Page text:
Ken Logan. Courtesy/PEEC
The focus of Logan’s career has been on the science of the cougar, and on putting that scientific information into a format that will inform decision makers and citizens as they consider mountain lion management and conservation.
Logan was the lead researcher for a 10-year, $1.4 million study of mountain lions commissioned by the New Mexico Department of Game and Fish.
He has also published numerous articles and a book about mountain lions, Desert Puma: Evolutionary Ecology and Conservation of an Enduring Carnivore with his wife and fellow-researcher, Linda Sweanor.
A 2006 Smithsonian magazine article about cougars featured Logan and discussed his research into the questions, “Are cougars destructive, overabundant predators that kill livestock and deer (robbing hunters of that opportunity), or splendid, overhunted icons that deserve protection? And how dangerous are they to people?”
Cougars are blamed for many wild and domestic animal deaths, but facts on population size and density, range and more, are hard to come by. Logan and Sweanor’s research has helped shape cougar management practices throughout the West.
Logan’s research interests include puma biology and ecology, population dynamics, behavior, social structure, interactions of puma with prey, interactions of puma with people, and peoples’ views of and reactions to large carnivores.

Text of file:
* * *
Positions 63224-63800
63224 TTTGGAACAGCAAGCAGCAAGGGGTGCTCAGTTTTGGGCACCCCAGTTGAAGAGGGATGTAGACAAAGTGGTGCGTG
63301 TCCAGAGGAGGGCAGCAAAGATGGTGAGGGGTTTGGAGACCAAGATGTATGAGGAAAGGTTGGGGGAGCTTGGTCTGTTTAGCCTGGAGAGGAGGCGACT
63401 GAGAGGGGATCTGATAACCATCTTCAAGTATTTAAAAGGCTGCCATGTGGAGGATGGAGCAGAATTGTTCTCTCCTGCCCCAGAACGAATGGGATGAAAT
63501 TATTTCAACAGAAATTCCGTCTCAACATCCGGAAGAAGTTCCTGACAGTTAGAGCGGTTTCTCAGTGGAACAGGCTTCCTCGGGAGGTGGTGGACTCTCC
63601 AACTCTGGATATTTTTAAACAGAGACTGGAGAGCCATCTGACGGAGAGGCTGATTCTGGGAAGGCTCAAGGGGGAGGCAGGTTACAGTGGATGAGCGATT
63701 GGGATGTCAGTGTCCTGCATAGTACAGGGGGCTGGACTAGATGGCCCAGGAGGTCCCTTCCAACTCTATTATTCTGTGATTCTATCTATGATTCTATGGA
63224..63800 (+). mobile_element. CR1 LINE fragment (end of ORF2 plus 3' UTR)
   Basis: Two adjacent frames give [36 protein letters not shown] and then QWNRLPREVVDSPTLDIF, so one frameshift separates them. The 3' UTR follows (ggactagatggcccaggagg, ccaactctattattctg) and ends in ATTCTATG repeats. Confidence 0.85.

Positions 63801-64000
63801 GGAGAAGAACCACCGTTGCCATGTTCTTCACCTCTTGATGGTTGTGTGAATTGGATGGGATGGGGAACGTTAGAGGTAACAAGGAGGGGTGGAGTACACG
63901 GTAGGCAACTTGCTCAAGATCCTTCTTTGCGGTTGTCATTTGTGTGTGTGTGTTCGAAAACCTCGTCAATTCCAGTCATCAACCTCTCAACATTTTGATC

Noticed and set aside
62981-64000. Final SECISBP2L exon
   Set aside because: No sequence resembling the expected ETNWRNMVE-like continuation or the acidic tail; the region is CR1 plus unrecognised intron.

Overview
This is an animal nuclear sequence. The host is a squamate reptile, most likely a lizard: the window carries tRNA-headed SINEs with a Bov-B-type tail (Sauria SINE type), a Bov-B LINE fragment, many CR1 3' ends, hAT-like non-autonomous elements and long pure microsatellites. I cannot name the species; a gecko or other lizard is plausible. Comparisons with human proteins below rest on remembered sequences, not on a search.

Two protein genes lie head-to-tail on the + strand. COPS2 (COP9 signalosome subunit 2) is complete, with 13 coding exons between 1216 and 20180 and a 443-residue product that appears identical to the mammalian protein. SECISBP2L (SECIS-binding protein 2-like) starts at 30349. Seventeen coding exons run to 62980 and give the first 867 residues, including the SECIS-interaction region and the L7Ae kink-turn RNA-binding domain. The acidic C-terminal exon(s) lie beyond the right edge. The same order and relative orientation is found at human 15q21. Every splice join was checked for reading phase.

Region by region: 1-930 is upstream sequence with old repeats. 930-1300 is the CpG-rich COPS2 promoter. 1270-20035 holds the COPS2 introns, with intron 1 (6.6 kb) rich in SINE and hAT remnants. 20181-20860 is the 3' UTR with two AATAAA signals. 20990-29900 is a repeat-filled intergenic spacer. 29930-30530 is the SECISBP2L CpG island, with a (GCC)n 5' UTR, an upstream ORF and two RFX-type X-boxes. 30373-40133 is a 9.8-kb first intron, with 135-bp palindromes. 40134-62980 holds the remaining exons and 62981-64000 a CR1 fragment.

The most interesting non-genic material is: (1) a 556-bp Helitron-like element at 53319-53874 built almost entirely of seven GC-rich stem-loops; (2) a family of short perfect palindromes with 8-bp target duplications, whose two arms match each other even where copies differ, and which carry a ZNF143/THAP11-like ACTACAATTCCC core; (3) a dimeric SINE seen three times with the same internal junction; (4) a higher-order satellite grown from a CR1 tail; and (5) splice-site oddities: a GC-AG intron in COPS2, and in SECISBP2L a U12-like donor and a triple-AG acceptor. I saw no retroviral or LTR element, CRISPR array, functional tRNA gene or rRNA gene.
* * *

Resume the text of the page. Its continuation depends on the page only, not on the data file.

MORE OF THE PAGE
These last areas are of special interest in Los Alamos, where mountain lion sightings have increased this summer, and more lion-human and lion-pet interactions have been reported.
Of 41 sightings reported in Los Alamos to Yukon Wildlife Studio’s Project Mountain Cat, only three cougars ran away, while 13 were unafraid of the humans and four actually attacked a pet.
Animal Protection of New Mexico will also attend the event, and will have information and giveaways from the Cougar Smart New Mexico campaign, designed to help keep people safe when recreating and living in cougar country.
This campaign is a joint project of APNM, New Mexico Department of Game and Fish, the US Forest Service, New Mexico State Parks, and Santa Fe County Open Space and Trails.